Last week an agent said to me, “I have had the same 6 or 7 buyers and sellers for the last 4 months.” Reminded me of a waitress who couldn’t “turn a table” because the same people stayed all night long.
I decided to track homebuyer activity to see how many buyers who have been looking at homes for the last 30 days or so, have purchased one. The little blue box on the doors of homes for sale tells us which agents have shown the property. If you take that agent’s code number and plug it into the MLS, you can tell if that agent is involved in a pending or closed transaction in the same period of time. It’s not an exact science, but let’s see what we can find out. As usual, I’m doing this in real time by tracking the agents as I write the post.
I pulled the records of 6 of my listings and the 56 showings by 48 agents they have had in the last 30 days or so. 34 of those 48 buyers have bought nothing. 2 bought my listings. 12 bought other properties (see below). One of my listings in escrow during the same timeframe was purchased by the neighbor, so that pending transaction had no agent showing. I’m not counting the times I showed the property myself or people who came through during an Open House.
Agent #1 showed the property 3 X in 2 days. If you take the code # of the agent and plug it into the system, you will see that two days later that agent opened an escrow on a property that cost $250,000 more on a similar house nearby.
From that we can assume that the buyer of Agent #1 was weighing the choice of buying a fixer or spending $250,000 more for a similar home assessed for only $25,000 more. It’s not unusual for someone to want a home that needs no work. But spending $250,000 more to get one, is not all that common. Especially one that doesn’t have more bedrooms or more bathrooms or much more square footage and is not in a better location.
Agent #3 showed the property twice and then the buyer purchased a newer townhome on the Eastside instead of a fixer single family home in Seattle. This buyer spent $100,000 less.
Agent #5’s buyer bought my listing in Rivertrail in Redmond.
Agent #16’s buyer bought the house behind my listing in Seattle on a 2,800 sf lot vs. a 5,000 sf lot, listed for $6,000 less. The price differential could have been $20,000 at the time. I have to check the date of the showing vs. the date of the price change and the date the home behind it went into escrow.
Agent #19’s buyer bought a single family home in Downtown Kirkland vs. a townhome in Redmond for almost double the price. (This one is more likely a different buyer with the same agent. Most of the agents listed as their buyer buying “Nothing” are agents who sold nothing at all, so it’s easier to be almost positive. Though those 34 buyers could have bought something with a different agent, that’s not likely given the short timeframe tracked.
Agent #21s buyer went further south and bought a single family home instead of a condo for about $20,000 more.
Agent #22s buyer bought an “income qualified affordable ARCH” condo. $20,000 more for twice the size and 1 additional bedroom.
Agent #24s. buyer bought a new townhome instead of an older craftsman that needed updating.
Agent #25s buyer spent $100,000 more and bought a house that needed less work.
Agent @26s buyer bought a condo in Capitol Hill vs. a fixer home in Green Lake.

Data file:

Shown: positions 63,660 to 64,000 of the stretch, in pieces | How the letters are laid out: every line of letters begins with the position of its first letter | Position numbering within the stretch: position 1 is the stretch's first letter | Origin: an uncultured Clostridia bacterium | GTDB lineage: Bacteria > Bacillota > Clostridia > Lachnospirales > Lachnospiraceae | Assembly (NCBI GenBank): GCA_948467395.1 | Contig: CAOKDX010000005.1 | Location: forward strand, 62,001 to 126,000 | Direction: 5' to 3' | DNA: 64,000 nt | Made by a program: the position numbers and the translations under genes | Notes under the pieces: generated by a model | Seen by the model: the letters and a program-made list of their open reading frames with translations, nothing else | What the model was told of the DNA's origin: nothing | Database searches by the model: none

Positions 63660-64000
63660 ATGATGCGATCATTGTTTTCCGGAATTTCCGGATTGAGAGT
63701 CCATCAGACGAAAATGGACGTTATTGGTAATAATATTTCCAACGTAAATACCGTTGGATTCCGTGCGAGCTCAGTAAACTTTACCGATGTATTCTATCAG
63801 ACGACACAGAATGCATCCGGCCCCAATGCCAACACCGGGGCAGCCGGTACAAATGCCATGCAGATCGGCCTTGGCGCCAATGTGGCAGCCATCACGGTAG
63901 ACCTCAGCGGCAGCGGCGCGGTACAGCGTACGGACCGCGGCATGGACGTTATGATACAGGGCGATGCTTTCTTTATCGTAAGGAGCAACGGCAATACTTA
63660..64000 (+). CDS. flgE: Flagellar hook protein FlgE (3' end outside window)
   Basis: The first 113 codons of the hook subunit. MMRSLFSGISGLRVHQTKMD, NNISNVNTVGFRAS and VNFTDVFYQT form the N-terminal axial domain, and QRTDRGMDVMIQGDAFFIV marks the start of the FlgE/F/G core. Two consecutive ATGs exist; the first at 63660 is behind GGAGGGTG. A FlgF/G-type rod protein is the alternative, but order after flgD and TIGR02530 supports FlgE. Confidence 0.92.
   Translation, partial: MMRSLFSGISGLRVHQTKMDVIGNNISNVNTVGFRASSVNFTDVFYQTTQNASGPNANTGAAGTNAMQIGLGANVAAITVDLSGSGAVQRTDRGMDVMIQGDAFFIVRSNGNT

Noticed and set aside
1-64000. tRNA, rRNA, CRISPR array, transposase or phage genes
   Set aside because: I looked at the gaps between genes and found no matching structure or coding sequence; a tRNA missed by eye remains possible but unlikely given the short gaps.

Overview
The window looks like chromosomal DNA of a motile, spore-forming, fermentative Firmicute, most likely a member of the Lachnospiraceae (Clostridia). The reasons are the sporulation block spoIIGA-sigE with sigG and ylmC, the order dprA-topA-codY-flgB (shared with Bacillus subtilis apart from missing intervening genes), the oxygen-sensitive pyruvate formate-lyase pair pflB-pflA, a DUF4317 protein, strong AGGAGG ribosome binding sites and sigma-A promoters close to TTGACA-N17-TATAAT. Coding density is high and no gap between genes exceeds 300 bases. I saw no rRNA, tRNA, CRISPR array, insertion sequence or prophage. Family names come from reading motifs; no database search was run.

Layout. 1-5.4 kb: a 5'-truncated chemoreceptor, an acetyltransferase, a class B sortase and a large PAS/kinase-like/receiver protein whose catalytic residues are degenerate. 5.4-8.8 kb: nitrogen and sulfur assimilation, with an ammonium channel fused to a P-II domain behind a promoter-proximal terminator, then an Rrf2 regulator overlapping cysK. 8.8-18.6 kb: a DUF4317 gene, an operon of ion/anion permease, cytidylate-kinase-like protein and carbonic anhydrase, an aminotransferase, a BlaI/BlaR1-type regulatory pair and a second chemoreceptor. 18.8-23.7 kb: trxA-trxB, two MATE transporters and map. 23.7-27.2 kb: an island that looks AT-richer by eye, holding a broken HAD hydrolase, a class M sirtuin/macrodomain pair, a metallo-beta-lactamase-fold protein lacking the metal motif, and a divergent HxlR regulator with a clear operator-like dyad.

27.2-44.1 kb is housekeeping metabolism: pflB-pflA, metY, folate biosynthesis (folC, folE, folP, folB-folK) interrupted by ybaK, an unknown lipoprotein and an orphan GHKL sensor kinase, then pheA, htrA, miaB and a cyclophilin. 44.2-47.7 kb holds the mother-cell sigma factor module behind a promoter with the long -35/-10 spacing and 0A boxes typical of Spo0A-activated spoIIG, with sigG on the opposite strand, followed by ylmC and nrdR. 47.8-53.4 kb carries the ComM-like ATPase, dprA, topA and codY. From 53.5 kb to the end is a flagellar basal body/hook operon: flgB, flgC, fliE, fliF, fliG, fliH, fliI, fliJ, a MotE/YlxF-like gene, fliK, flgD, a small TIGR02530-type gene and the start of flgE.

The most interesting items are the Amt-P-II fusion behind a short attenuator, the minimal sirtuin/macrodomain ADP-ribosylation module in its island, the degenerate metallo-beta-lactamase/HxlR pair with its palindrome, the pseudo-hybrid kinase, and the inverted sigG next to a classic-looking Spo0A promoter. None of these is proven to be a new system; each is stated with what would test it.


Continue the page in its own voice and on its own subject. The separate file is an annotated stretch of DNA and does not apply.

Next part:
Agent #28s buyer bought a newer home further away from Microsoft for $25,000 more (Newcastle)
Agent #36s buyer bought a new townhome (instead of an older SFH) further north in Seattle for $100,000 less.
Agent #37s buyer went to Shoreline vs. Green Lake and spent $100,000 less for a house that needed less or no work.
Agent #40s buyer bought my listing in Bellevue.
While I don’t intend to replace OBEO as “the expert in buyer behavior”, being able to track what buyers are actually doing, is a useful tool. This ability is only recent, as NWMLS just added the “selling agent” code ID to the data entered when registering a pending or closed sale. It was the first (and only) thing I complained about back in 2004, and the change took place in June or July of 2008. Many could not see the need to post the Buyer Agent info when recording a sale.
This feature offers an enormous advantage to our seller clients, who can now track via their listing agent, what the buyer did or didn’t do after seeing their home.
For listing agents, just write down the LAG# (agent code) of agents who show your listings. Then you can track to see if they are putting anything at all into escrow…or not. By seeing what the buyer chooses, you can determine if you need a price change, or if you need to make some condition improvements to your current listings. There’s not much you can do if people don’t want a fixer and choose a new townhome instead. So before reducing the price based simply on time on market, assess the actual situation as carefully as possible.
Interesting side issues:
1) Three of the agents are no longer agents at all, so I can no longer track them. Showed my listing and then quit the business altogether 🙂
One of the agents’ buyers bought a Downtown Condo that had been on market for 4 1/2 months with no price reductions. Knowing WHY buyers are not choosing the property, by tracking their movements, can help owners decide whether you need to wait it out at the same price, or reduce the price.
Don’t buy into an automatic reverse auction of reducing the price every X days. Track what those buyers are doing, and plan and change your strategy accordingly. A lower price isn’t going to turn a fixer craftsman into a new townhome. Sometimes waiting longer for the right buyer IS the answer. But if people are buying similar homes nearby for less…then a price reduction is in order.